Felony D.W.I. Arrest for Dad

A Montauk man who had an infant and a 2-year-old in his car was arrested early Sunday morning on a felony charge of driving while intoxicated.

East Hampton Town police said they spotted Marco Gutama-Pillco’s 2003 Chevrolet swerving across lane lines on Abraham’s Path in Amagansett shortly after midnight and pulled him over. He failed roadside sobriety tests, according to the police.

He was charged under Leandra’s Law, which makes it a felony to drive drunk with a child aged 15 or under in the car. A warrant was later issued requiring him to allow a blood sample to be drawn at police headquarters to determine his blood-alcohol level, as is mandated under Leandra’s Law, named for an 11-year-old who was killed by a drunken driver.

Leandra’s Law was passed weeks later, in 2009. The year before, Mr. Gutama-Pillco, now 32, had been convicted in a D.W.I. crash. That accident also involved a child, who, East Hampton Town Justice Lisa Rana noted at his arraignment on Sunday morning, “suffered harm.”

“While that was technically not a Leandra’s Law case since the law had not come into effect,” she said, “the facts and circumstances are still that serious.”

“The mother was in the car during [Sunday’s] incident?” Justice Rana asked Mr. Gutama-Pillco’s attorney, Edward Burke Jr. “Yes,” Mr. Burke answered, “They were coming back from a birthday party.”

“Based on that information, I’m going to have to direct that the Police Department contact Child Protective Services and mandate a report,” she said.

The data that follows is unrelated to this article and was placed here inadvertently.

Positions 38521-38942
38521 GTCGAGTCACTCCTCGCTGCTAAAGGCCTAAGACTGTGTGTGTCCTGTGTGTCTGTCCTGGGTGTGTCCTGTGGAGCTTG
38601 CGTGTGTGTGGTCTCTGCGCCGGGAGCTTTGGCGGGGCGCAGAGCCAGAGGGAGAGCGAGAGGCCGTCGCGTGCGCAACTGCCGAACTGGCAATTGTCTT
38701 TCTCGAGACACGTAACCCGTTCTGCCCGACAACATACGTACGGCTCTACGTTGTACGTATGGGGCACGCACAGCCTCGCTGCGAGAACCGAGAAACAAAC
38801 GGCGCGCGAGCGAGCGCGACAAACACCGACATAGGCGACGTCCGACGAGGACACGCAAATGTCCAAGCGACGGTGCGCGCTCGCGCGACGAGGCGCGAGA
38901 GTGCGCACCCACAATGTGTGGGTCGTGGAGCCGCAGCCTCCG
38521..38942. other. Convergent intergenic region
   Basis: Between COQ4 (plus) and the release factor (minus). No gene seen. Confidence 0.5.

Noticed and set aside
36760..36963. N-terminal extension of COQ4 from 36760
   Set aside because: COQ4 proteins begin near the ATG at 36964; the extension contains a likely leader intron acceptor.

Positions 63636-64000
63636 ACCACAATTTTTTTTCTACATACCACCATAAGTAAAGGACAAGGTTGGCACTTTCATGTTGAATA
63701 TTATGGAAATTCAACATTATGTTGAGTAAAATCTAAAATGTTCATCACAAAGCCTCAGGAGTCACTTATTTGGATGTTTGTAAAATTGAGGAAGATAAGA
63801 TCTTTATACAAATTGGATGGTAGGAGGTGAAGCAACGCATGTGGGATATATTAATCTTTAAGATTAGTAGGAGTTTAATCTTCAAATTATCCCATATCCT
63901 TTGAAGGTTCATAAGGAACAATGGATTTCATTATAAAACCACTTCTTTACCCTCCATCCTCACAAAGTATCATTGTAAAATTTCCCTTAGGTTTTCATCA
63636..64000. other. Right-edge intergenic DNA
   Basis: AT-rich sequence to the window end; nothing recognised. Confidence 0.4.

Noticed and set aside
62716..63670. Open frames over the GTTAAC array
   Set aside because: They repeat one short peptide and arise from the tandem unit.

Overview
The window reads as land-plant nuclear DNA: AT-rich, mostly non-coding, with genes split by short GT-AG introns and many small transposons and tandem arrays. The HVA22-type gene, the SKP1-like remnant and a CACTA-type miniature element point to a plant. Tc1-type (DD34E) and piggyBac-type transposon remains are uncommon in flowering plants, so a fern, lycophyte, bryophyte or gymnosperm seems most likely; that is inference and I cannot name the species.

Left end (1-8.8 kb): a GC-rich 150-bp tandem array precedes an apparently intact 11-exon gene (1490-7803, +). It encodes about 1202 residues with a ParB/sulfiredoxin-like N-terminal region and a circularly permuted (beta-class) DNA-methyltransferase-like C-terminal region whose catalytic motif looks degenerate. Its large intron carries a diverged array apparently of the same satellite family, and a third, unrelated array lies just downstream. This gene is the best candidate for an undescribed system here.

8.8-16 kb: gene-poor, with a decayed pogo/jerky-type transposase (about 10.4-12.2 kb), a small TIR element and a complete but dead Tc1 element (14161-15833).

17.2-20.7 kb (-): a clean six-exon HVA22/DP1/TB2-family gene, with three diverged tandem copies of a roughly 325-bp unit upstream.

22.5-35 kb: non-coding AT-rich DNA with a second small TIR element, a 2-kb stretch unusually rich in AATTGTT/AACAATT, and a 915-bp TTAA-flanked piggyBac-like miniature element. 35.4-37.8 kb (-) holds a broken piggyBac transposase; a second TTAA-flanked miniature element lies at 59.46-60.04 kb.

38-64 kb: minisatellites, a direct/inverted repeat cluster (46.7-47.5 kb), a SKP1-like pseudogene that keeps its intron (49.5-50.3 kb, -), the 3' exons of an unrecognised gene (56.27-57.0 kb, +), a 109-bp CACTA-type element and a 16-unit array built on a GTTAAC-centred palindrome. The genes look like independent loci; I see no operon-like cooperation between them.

Noting that Mr. Gutama-Pillco’s criminal record also showed a 2009 arrest for assault, later reduced to a misdemeanor, Justice Rana set bail at $20,000. Mr. Gutama-Pillco’s wife and several family members, who were in the court, said they would raise the bail. An hour later, they posted it in cash at police headquarters.

A Springs man who was arrested last Thursday night also faces a D.W.I. charge. Juan I. Auquilla, 53, was seen swerving on Springs-Fireplace Road near Queens Lane in East Hampton, police said, and reportedly refused to take a breath test at headquarters.

Because Mr. Auquilla was arrested in Southampton shortly after New Year’s Day on a misdemeanor D.W.I. charge that has yet to be adjudicated, he was additionally charged with felony unlicensed driving. Justice Steven Tekulsky set bail at $1,000 and warned him not to drive “unless and until your privileges are restored.”

An East Hampton woman driving a black Land Rover Discovery north on Main Street, Sag Harbor, on Sunday afternoon sideswiped several parked vehicles, then drove off, police said. Elaine Chaloner was soon located on Hampton Street after a witness dialed 911. Her car’s passenger side was damaged, according to Sag Harbor Village police, consistent with the report.

She told the arresting officer that she had just left Buddha Berry, “looked down for a split second, and hit several parked vehicles.” She also said she had had two beers at LT Burger. She drove off, the report continued, “because she was scared.” Her breath test produced a .13 reading, above the .08 number that defines intoxication. She was released without bail the next morning after being arraigned on the misdemeanor charge.

A Springs woman, Karla Nicole Maldonado-Rodriguez, 30, was charged with misdemeanor D.W.I. early Saturday morning after failing to signal a turn from Town Lane to Abraham’s Path in Amagansett, according to the officer who stopped her 2009 Jeep. The charge was later raised to the “aggravated” level after her breath test produced a reported reading of .19. Bail of $250 was posted later that morning.